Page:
A United States’ District Judge sitting in the Southern District of New York has rejected efforts by Exxon Mobil Corporation and Royal Dutch Shell Plc to revive a US$1.8 billion arbitration award against the Nigerian National Petroleum Corporation (“NNPC”), which was published in October 2011. The value of the award is reported to have grown to US$2.67 billion as of November 2018, including interest.
Papers filed by the companies in Case No: 14-08445 – Esso Exploration and Production Nigeria Ltd et al v. Nigerian National Petroleum Corporation reveal that the award stemmed from a dispute over a 1993 contract to extract oil near Nigeria’s coastline. The 1993 contract with NNPC anticipated that Exxon and Shell affiliates would invest billions of dollars to extract oil from the Erha field, off Nigeria’s coast, and share profits with NNPC. The affiliates, Esso Exploration and Production Nigeria Ltd and Shell Nigeria Exploration and Production Co Ltd, accused NNPC of unilaterally lifting more oil than was contractually permitted, at the behest of Nigeria’s government, depriving them of billions of dollars in oil revenue.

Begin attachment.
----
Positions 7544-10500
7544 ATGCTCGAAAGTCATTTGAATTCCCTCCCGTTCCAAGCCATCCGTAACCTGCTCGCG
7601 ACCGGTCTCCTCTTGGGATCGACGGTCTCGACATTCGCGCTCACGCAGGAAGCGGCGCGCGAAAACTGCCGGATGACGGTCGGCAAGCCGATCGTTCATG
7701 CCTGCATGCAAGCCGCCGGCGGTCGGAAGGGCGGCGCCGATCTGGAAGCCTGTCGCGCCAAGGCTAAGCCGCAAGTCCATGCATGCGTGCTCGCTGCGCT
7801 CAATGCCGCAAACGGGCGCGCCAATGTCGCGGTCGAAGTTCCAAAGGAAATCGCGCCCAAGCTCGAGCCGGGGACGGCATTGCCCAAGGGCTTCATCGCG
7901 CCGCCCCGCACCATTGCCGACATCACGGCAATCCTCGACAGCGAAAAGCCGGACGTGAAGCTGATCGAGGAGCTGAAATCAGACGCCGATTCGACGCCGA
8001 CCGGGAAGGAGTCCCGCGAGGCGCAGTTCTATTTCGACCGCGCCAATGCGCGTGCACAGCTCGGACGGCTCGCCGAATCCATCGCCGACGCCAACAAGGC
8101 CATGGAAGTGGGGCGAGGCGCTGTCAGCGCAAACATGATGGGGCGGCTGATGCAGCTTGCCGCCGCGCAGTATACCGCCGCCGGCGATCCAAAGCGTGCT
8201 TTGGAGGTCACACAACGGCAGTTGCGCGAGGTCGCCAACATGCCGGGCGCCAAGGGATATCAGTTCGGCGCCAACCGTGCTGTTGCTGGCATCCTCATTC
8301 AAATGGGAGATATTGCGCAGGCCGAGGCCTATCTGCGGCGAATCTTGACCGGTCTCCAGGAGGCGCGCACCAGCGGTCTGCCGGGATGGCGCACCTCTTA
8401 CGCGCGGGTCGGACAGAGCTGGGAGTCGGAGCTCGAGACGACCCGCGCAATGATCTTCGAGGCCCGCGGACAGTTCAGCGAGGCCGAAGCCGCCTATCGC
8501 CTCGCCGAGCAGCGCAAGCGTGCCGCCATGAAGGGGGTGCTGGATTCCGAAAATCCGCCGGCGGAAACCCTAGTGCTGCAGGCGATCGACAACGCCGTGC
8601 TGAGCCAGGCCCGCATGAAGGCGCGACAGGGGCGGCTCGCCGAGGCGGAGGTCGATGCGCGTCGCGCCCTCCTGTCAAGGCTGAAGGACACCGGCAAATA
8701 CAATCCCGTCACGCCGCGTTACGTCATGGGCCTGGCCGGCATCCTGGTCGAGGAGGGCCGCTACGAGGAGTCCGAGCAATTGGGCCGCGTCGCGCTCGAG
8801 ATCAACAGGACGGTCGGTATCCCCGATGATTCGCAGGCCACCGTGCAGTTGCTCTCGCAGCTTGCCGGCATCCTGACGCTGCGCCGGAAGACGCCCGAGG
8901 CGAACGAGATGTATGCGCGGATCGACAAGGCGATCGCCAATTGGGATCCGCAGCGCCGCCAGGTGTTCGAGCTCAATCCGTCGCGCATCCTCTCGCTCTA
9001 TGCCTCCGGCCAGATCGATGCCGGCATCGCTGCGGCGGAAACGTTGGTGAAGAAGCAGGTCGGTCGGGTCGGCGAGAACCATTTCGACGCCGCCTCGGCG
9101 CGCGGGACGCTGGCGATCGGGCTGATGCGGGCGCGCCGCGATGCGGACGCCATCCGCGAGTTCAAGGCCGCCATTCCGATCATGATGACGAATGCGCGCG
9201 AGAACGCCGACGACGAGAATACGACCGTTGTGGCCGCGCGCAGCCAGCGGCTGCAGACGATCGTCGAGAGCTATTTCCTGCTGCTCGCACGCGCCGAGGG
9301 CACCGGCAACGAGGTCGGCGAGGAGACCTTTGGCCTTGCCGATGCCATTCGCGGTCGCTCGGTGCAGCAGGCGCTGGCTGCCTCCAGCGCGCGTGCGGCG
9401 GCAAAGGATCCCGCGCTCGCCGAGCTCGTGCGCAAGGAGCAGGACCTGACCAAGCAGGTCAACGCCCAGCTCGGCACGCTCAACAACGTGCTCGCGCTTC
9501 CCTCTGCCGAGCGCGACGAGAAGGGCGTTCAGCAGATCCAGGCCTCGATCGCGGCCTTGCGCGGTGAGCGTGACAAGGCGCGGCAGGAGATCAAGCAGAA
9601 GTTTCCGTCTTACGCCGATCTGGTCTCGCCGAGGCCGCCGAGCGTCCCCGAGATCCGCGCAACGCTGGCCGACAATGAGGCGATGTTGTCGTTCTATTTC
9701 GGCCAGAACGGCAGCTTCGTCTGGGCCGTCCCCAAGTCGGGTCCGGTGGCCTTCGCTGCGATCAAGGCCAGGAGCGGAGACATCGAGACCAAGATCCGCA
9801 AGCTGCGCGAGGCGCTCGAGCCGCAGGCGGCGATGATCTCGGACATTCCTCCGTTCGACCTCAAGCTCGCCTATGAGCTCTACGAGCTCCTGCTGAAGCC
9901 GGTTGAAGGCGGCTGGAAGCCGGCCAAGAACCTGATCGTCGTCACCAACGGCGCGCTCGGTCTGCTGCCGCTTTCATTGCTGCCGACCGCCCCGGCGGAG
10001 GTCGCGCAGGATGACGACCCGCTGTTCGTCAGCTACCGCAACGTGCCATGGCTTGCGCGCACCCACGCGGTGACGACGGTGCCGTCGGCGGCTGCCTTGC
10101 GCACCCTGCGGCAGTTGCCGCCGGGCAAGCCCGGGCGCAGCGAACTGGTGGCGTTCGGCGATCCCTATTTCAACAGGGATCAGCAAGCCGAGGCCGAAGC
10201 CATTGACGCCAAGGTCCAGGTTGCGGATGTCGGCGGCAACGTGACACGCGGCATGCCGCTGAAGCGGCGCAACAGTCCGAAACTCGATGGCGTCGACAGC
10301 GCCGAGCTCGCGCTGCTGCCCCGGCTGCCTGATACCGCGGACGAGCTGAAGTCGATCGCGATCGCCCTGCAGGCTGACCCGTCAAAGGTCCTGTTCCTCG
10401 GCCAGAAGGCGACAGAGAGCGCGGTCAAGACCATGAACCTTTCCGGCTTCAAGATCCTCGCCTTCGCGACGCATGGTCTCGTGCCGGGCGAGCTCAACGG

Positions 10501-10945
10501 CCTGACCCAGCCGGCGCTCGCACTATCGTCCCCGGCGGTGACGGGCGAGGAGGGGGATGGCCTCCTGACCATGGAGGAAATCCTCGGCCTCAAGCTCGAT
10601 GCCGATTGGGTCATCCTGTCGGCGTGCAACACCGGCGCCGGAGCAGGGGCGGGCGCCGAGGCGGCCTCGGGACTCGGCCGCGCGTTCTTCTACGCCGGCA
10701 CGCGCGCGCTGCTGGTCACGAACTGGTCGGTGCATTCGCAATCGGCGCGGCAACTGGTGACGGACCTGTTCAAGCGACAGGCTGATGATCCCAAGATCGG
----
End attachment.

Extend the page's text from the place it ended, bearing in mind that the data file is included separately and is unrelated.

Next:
In their attempts to enforce the award, Exxon and Shell alleged that it might be difficult to enforce the Award in Nigeria. The Court on 4 September 2019, however, rejected this argument and on the grounds that Exxon and Shell still had multiple appeals pending against the decision to set aside the award. The Court also found that since both companies executed a contract in Nigeria with another Nigerian corporation containing an arbitration clause requiring any arbitration to be held in Nigeria under Nigerian law, they cannot reasonably complain that efforts to enforce the award will be frustrated in Nigeria.
The Court cited public policy and due process considerations in deciding not to enforce the award, finding that while the Court may have inherent authority to fashion appropriate relief in certain circumstances, exercising that authority to create a US$1.8 billion judgment against the NNPC is a bridge too far.
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